I’m tempted to focus on “national gods” here. In this distant day each nation has its own gods and it’s unthinkable for anyone to imagine a nation kicking out its gods to worship those of another nation. I’m pretty sure a case could be made that we still have “national gods.” In the instance of my country those gods are named “Materialism” and “Pleasure.” However, instead of pursuing that line of thought (come to think of it, I guess I already did!) I’ll focus on what it’s like to worship the true God. Humans don’t make this God out of some precious metal. Rather, this God makes human beings out of the dust of the ground. This God makes no demand of those who serve him that he doesn’t first make of himself. For instance, before he calls people to love him he first loves them. In fact, this God always acts first, moving in grace-full ways in the lives of people. And, as Moses says, this God seeks intimacy with his Creation. Moses wants his congregation to realize how blessed they are. Of all the nations of the earth, they have the God who willingly involves himself at every level of their lives. Today, this Almighty Being invites me to experience that same level of intimacy, that personal day-to-day relationship with him.
Take Away: What a privilege it is for the creature to have intimate fellowship with the Creator.
Numbers 14: In this wilderness they will come to their end. There they will die.
It sounds unfair, doesn’t it? God brings them out of Egypt, cares for them and leads them to the land he’s promised. Then, when they’re afraid of the giants of Canaan he dumps them. It sounds unfair; but it isn’t. Here’s what’s happening: he’s giving them their own way. They don’t want to listen to the pleading and encouraging word of Caleb and Joshua, they don’t want to follow the lead of Moses, and they don’t want to trust God. So God says, “Okay.” If they prefer to go back into the wilderness he’ll let them go. The result will be tragic, their bones scattered across the desert. But if they insist, he’ll let them have it their way. Even here there’s grace. Manna will continue to fall, their clothes won’t wear out, and God will still be their God. The words quoted above aren’t a death sentence. Rather, they’re a statement of reality. The Lord will patiently wait until these decision-makers have died off and then give the same command and make the same offer to their children. Passages like this define both free will and grace. On one hand, God won’t force us to obey him. On the other, he’ll never stop working in our lives, patiently calling us to himself and to his purposes for us.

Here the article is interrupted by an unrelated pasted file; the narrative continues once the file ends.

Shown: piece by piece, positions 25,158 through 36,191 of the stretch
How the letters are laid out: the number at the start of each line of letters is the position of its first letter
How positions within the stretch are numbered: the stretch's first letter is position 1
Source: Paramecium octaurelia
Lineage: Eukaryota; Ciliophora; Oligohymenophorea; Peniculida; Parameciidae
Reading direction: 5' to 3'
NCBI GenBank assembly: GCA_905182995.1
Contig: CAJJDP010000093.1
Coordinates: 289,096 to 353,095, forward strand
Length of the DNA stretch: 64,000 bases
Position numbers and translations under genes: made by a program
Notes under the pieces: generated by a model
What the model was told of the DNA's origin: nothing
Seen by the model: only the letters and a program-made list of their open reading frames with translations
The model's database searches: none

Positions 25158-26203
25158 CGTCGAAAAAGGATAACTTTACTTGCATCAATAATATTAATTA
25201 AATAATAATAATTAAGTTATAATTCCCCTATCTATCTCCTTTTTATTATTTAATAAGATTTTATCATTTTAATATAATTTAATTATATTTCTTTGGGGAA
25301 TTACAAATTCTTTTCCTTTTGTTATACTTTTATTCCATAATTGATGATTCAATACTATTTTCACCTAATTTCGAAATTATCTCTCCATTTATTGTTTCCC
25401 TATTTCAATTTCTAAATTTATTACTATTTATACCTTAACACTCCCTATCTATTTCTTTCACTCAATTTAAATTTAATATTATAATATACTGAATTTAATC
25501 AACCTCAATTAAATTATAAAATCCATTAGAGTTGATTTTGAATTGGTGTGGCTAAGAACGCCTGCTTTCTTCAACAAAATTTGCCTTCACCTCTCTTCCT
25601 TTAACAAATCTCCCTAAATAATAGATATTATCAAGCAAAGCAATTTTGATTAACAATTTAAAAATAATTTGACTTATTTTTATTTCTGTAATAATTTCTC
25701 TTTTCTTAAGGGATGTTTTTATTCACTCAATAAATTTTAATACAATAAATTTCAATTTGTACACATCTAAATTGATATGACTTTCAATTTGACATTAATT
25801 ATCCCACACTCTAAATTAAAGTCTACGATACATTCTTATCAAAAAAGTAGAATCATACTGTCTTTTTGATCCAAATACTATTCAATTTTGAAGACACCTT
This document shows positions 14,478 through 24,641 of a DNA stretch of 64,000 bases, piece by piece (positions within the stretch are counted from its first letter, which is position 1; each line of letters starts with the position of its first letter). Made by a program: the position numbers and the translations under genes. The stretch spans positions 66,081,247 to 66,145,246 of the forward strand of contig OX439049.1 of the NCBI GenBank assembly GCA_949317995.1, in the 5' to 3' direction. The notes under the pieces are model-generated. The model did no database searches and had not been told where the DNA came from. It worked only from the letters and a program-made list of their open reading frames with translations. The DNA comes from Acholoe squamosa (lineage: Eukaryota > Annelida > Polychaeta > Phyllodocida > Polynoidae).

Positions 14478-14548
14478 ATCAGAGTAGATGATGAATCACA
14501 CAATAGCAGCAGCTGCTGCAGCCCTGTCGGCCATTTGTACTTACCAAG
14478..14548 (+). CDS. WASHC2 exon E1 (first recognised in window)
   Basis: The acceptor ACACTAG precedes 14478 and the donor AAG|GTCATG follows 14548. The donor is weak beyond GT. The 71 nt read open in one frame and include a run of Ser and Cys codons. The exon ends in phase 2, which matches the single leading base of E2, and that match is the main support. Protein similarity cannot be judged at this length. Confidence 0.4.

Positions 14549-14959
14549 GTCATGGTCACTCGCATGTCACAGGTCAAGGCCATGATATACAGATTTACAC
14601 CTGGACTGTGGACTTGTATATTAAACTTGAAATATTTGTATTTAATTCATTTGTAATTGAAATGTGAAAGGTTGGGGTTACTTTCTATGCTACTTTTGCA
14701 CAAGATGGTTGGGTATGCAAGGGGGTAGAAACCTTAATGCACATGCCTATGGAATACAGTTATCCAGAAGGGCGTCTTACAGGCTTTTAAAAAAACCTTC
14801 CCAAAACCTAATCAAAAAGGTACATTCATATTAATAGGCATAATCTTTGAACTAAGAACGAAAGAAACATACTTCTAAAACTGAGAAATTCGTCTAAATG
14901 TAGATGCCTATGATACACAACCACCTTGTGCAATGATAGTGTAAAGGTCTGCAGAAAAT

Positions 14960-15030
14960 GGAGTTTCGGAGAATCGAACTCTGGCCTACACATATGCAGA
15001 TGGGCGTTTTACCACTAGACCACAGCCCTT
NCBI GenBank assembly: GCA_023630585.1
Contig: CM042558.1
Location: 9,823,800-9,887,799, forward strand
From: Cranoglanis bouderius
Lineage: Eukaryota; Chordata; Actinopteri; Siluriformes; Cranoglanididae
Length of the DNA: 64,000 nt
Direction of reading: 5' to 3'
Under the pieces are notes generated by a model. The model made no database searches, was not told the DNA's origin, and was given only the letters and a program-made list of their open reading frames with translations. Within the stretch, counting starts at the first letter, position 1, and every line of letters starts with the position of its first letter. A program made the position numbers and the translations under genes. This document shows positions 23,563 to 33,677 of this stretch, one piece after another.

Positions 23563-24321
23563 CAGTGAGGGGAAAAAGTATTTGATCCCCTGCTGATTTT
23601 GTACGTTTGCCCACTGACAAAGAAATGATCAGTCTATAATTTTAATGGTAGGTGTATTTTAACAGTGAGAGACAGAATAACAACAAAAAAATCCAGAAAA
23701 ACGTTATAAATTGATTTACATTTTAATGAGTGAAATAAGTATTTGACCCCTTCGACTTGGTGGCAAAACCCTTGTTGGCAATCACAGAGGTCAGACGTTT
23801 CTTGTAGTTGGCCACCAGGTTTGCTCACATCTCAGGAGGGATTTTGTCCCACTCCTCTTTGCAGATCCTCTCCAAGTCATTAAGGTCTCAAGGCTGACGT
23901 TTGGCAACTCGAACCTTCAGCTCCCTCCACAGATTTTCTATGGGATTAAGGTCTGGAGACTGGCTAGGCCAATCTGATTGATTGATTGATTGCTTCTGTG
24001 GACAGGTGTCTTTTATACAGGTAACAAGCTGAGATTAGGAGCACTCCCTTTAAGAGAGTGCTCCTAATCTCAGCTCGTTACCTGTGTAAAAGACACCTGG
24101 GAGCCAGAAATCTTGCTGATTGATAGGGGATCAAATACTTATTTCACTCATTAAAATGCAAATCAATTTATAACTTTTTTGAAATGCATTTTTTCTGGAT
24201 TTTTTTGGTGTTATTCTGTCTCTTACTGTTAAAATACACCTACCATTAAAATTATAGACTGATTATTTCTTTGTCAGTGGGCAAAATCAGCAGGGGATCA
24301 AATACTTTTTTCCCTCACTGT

Take Away: The Lord won’t negate our free will, even for our own good.
Numbers 6: This is how you are to bless the People of Israel.
Progress is being made and it’s about time to put the new Tent of Meeting into service. The various sacrifices have been described along with the duties of those who will serve in this portable worship center. God has something he wants the priests to say: “God bless you and keep you, God smile on you and gift you, God look you full in the face and make you prosper.” Note that this isn’t something the priests or even Moses thought up. God wants this to be said because, he says, “I will confirm it by blessing them.” Isn’t it wonderful to be reminded that God desires to bless his people! He wants to keep us, to gift us, and to prosper us. Now, I could spend time here talking about what all this means, especially, in light of all the “health and wealth” teaching around. Instead, though, I’d rather just be reminded here of the good will God has toward us. We don’t hear Moses saying to the priests, “Let’s make it our habit to ask God to bless us.” Instead, here’s God, Himself, saying, “I want to bless you and as a reminder of that, here’s what I want you to say.” Thank you, Lord, for not only your blessings, but for your desire to bless.
Take Away: We are recipients of an abundance of good will from the Lord.
Numbers 5: Tell the People of Israel, When a man or woman commits any sin, the person has broken trust with God, is guilty, and must confess the sin.